uux -- UNIX-to-UNIX system command execution


uux [options] command


The uux command gathers zero or more files from various systems, executes a command on a named system, and then sends standard output to a file on another named system.


The following options are interpreted by uux:

Use the standard input to uux as the standard input to command.

-a name
Replace the initiating user ID with user name. Notification will be returned to user name.

If the exit status is non-zero, return whatever standard input was provided.

Do not copy local files to the spool directory for transfer to the remote machine (default).

Force the copy of local files to the spool directory for transfer.

-g grade
Defines a service grade. It can be a single letter, number, or a string of alphanumeric characters. The uuglist(1bnu) command determines whether it is appropriate to use the single letter, number, or string of alphanumeric characters as a service grade. The output of uuglist will be a list of the service grades available or a message that says to use a single letter or number as a grade of service.

Output the job ID string on the standard output. This job identification can be used by uustat(1bnu) to obtain the job status or terminate the job.

Do not notify the user if the command fails.

The same as the - option.

Do not start the file transfer, just queue the job.

-s file
Report the status of the transfer in file.

-x debug_level
Produce debugging output on the standard output. debug_level is a number between 0 and 9; as it increases to 9, more detailed debugging information is given.

Send notification of success to the user.


spool directories

remote execution permissions

other programs

other data and programs

language-specific message file (see LANG on environ(5)).


uux processes supplementary code set characters according to the locale specified in the LC_CTYPE environment variable (see LANG on environ(5)).

For security reasons, most installations historically limited the list of commands that were executable on behalf of an incoming request from uux, permitting only the receipt of mail (see mail(1)).

An authentication mechanism has been built into uux that works with a key management system to authenticate requesting users and machines in a reliable way. This feature works in conjunction with the uuxqt(1Mbnu) command and the ID mapping feature. It allows a remote request to be executed reliably under a local identity. Remote execution permissions are defined in /etc/uucp/Config (see Config(4bnu)) and /etc/uucp/Permissions (see Permissions(4bnu)).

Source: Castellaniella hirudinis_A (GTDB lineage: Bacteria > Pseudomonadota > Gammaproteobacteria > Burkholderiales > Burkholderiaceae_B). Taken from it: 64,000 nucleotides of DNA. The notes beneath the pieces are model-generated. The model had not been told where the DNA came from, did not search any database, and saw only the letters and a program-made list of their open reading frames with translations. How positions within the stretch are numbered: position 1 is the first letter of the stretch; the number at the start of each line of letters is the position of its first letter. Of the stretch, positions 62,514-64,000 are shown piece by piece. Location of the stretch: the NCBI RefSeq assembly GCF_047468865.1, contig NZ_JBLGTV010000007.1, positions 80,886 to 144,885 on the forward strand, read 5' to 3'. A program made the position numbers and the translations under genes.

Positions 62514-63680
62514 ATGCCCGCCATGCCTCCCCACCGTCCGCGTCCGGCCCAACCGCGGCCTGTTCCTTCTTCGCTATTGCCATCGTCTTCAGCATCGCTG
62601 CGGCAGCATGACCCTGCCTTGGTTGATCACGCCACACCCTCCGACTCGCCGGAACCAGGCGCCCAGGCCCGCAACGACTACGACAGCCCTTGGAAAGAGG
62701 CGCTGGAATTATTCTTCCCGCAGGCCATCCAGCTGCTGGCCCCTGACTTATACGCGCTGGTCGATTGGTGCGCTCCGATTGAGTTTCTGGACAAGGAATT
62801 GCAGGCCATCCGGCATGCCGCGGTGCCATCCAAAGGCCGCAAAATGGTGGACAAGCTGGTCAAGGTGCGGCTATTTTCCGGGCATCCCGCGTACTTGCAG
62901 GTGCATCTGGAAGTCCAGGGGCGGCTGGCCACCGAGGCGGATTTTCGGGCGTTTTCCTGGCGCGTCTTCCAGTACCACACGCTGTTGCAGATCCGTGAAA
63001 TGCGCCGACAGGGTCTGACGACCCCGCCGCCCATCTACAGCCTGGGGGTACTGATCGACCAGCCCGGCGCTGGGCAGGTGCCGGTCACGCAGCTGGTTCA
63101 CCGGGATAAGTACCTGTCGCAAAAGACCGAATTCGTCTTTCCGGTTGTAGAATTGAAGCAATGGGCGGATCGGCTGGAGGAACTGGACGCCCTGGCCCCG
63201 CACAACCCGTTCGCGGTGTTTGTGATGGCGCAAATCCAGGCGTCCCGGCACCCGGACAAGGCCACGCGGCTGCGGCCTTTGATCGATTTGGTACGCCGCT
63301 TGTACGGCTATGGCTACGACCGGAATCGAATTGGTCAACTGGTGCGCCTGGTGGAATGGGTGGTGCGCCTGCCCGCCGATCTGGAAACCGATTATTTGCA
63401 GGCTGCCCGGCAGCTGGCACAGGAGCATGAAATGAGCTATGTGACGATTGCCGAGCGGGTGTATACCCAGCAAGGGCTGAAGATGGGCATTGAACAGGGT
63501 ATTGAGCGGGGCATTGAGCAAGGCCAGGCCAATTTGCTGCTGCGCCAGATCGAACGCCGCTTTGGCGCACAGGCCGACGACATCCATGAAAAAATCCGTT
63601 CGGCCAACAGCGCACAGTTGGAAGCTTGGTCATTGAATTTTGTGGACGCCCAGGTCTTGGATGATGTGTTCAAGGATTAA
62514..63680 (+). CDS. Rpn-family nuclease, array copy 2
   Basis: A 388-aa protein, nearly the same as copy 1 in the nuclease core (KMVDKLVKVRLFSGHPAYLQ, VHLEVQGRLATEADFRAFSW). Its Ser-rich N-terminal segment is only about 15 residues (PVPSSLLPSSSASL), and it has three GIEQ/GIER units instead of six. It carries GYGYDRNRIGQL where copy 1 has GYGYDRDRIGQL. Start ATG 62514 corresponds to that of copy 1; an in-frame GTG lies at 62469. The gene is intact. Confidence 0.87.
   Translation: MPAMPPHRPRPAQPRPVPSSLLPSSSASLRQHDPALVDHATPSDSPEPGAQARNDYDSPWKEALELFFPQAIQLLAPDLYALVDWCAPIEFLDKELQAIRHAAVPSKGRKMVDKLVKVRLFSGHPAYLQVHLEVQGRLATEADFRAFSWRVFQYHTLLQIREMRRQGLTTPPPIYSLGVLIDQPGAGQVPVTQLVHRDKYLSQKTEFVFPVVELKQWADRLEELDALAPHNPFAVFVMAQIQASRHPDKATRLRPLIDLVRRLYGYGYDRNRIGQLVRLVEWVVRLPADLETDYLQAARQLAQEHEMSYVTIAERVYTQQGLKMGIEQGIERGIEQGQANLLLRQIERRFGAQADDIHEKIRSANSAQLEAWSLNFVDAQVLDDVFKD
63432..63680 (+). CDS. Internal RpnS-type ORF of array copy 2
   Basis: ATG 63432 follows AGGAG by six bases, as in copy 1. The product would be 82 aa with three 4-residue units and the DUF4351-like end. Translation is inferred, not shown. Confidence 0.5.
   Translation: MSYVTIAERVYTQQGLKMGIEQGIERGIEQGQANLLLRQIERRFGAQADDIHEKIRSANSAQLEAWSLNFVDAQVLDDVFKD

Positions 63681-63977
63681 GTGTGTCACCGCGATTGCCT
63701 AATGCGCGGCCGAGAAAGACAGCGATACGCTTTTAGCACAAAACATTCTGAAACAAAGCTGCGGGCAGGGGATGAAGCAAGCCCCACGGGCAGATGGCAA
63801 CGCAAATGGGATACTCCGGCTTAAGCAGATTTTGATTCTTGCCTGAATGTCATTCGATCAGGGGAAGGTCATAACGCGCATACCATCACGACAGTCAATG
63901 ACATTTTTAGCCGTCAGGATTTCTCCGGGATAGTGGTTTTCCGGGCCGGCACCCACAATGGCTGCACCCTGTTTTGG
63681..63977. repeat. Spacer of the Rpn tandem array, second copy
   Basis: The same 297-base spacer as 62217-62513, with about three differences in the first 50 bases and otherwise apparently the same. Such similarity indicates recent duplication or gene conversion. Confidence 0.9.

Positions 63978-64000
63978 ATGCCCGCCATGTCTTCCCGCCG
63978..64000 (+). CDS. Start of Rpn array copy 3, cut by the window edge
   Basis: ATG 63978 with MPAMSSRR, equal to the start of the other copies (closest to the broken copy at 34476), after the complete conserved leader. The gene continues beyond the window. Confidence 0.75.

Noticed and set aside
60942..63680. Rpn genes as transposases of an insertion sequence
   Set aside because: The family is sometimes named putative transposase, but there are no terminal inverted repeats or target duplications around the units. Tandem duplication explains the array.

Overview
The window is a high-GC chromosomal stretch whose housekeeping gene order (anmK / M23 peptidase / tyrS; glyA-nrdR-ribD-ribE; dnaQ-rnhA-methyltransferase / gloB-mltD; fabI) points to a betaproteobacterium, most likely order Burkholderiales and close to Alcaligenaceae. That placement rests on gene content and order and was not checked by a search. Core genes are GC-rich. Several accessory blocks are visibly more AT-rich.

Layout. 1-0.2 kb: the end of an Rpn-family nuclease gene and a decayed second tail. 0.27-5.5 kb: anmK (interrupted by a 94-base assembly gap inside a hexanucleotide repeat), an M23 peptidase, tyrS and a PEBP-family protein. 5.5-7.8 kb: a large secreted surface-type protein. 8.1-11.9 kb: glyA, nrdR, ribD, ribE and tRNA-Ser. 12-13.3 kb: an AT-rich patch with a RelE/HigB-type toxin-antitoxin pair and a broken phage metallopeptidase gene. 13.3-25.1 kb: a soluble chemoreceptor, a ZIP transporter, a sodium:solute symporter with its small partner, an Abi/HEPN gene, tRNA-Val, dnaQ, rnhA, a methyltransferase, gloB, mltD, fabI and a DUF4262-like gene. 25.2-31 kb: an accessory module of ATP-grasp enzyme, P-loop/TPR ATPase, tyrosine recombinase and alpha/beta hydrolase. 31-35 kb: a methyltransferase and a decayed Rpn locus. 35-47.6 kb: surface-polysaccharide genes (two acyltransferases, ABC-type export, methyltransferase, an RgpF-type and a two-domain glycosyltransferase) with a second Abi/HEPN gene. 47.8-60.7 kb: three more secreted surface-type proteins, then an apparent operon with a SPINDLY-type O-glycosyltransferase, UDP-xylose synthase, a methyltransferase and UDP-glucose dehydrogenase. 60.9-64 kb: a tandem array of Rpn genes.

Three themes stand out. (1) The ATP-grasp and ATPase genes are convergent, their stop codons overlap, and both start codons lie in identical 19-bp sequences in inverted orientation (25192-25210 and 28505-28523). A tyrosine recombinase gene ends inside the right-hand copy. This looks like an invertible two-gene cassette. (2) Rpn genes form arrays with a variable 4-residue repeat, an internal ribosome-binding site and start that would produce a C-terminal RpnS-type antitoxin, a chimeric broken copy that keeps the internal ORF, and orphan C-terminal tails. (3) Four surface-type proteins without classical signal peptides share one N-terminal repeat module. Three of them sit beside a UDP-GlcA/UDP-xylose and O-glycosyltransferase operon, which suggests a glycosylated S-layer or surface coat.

command is made up of one or more arguments and looks like a shell command line, except that the command and filenames may be prefixed with system_name!. If system_name is null then the local system is assummed.

File names may be one of:

For example, the command:

uux "!diff sys1!/home/dan/file1 sys2!/a4/dan/file2 > !~/dan/file.diff"

gets the file1 and file2 files from the sys1 and sys2 machines, executes the diff(1) command on the two files and puts the output in file.diff in the local PUBDIR/dan/ directory. PUBDIR is a public directory defined in the uucp source. By default, PUBDIR is /var/spool/uucppublic.

Any special shell characters such as ``<'', ``>'', ``;'' or ``|'', should be quoted either by quoting the entire command, or by quoting the special characters as individual arguments.

uux attempts to get all appropriate files to the system where they will be processed. For files that are output files, the filename must be escaped using parentheses. For example, the command:

uux "sysa!cut -f 1 sysb!/usr/file > sysc!/usr/file"

gets /usr/file from system sysb and sends it to system sysa, executes cut(1) on that file, and sends the output to system sysc.

uux will notify you if the requested command on the remote system was disallowed. The response comes by remote mail from the remote machine. This notification can be turned off with the -n option.

Note that any commands that a user will be allowed to execute via uux need to be added to the /etc/uucp/Permissions file, along with the actual pathname of the command. If a pathname is not specified, the default path (/usr/bin) is searched. If a command has a symbolic link to another command, the link will not be followed by uux, and the user will get back an error message stating that they do not have permission to execute the command.


Only the first command of a shell pipeline may have a system_name! prefix. All other commands are executed on the system of the first command.

The use of the shell metacharacter ``*'' will probably not do what you want it to do.

The shell tokens ``<<'' and ``>>'' are not implemented.

The execution of commands on remote systems takes place in an execution directory known to the UUCP system. All files required for the execution will be put into this directory unless they already reside on that machine. The filename (without the path or any machine reference) must therefore be unique within the uux request. The following command will not work:

uux "sysa!diff sysb!/home/dan/xyz sysc!/home/dan/xyz > !xyz.diff"

but the command

uux "sysa!diff sysa!/home/dan/xyz sysc!/home/dan/xyz > !xyz.diff"

will work (if diff is a permitted command).

Protected files and files that are in protected directories that are owned by the requester can be sent in commands using uux. However, if the requester is root, and the directory is not searchable by other, the request will fail.


Config(4bnu), cryptkey(1bnu), cut(1), Devices(4bnu), environ(5), mail(1), Permissions(4bnu), Systems(4bnu), uucp(1bnu), uuglist(1bnu), uustat(1bnu)
© 2004 The SCO Group, Inc. All rights reserved.
UnixWare 7 Release 7.1.4 - 25 April 2004